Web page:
Judge Recuses Self from Hearing Plea on WhatsApp’s Privacy Policy

Justice Pratibha Singh directed that the petition shall be listed before another single judge bench.

2 min read
 Judge Recuses Self from Hearing Plea on WhatsApp’s Privacy Policy
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A single-judge bench of the Delhi High Court on Friday, 15 January recused themselves from hearing a petition against the Facebook-owned instant messaging application WhatsApp's upcoming data and privacy policy, on the grounds that it violates the right to privacy of citizens of India.

Justice Pratibha M Singh directed that the petition filed by advocate Chaitanya Rohilla be listed before another single judge bench subject to the orders of the Chief Justice.

"Let the matter be treated as a Public Interest Litigation (PIL)," the bench suggested.

The plea will now be listed before another bench and would come up for hearing on 18 January.

The petition states that the policy gives a 360-degree profile view into a person's online activity and that this level of insight into a person's private and personal activities is done without any government oversight.


During the course of the hearing, Advocate Manohar Lal appeared for the petitioner, the Centre was represented by Additional Solicitor General (ASG) Chetan Sharma, and senior advocate Mukul Rohatgi appeared for WhatsApp.

Among other requests, the petitioner has sought an injunction against the updated Privacy Policy by WhatsApp with immediate effect.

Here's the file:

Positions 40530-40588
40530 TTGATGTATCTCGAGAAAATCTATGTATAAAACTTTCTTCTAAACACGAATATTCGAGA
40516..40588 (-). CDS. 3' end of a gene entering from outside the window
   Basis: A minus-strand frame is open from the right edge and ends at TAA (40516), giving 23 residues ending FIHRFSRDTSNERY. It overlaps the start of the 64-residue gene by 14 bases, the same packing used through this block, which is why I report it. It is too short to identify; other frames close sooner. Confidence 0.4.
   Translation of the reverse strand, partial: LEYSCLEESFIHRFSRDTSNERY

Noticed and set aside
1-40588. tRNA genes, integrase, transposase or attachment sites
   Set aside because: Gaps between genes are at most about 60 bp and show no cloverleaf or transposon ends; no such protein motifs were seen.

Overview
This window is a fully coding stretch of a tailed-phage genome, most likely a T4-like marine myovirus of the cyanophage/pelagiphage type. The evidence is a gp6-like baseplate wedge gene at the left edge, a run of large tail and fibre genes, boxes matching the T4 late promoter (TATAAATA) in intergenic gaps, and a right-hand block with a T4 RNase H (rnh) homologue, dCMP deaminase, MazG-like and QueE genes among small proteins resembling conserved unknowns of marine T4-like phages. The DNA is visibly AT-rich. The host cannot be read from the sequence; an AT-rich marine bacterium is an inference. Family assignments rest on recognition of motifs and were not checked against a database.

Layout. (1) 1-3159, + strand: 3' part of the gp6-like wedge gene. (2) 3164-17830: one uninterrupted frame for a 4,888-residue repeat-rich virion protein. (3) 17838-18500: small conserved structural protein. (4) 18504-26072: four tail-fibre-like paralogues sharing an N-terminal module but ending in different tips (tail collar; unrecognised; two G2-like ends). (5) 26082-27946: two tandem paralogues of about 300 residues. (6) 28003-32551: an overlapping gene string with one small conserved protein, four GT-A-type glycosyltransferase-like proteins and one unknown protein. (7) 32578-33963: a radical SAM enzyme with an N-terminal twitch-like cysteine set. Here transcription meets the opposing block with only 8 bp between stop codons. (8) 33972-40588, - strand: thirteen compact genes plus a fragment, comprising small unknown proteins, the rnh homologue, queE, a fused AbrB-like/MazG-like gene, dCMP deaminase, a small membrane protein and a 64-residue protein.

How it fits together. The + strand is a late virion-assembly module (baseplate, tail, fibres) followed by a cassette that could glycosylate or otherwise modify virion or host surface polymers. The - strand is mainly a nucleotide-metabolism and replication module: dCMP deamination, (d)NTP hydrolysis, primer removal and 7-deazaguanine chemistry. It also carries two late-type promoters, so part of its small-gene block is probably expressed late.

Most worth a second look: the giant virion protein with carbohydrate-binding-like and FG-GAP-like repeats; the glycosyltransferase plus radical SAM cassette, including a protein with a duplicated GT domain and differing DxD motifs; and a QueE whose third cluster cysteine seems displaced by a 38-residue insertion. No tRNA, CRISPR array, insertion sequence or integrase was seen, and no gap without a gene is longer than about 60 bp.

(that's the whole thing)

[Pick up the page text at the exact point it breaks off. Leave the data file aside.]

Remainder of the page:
Rohilla has also sought direction from the Ministry of Electronics and Information Technology to lay down guidelines to ensure that WhatsApp does not share any data of its users with any third party or Facebook and its companies for any purpose.

The petitioner has further submitted that the sharing of users' data by WhatsApp to third parties and Facebook is in itself illegal because the messaging platform can only use the information for purposes that are reasonably linked to the purpose for which the information was given.


It ruled that the absence of a data protection authority leaves the users with a company's own assurances and privacy policies.

The petitioner also pointed out that India, being a signatory to the International Covenant on Civil and Political Rights (ICCPR), is obligated to implement essential data protection regime in both the public and private sectors.

WhatsApp is asking users to either give their consent to sharing data with Facebook or lose their accounts after 8 February. To continue using the services, users will have to accept the terms and conditions.

If the users do not accept the new terms of service, they will no longer be able to use the app.

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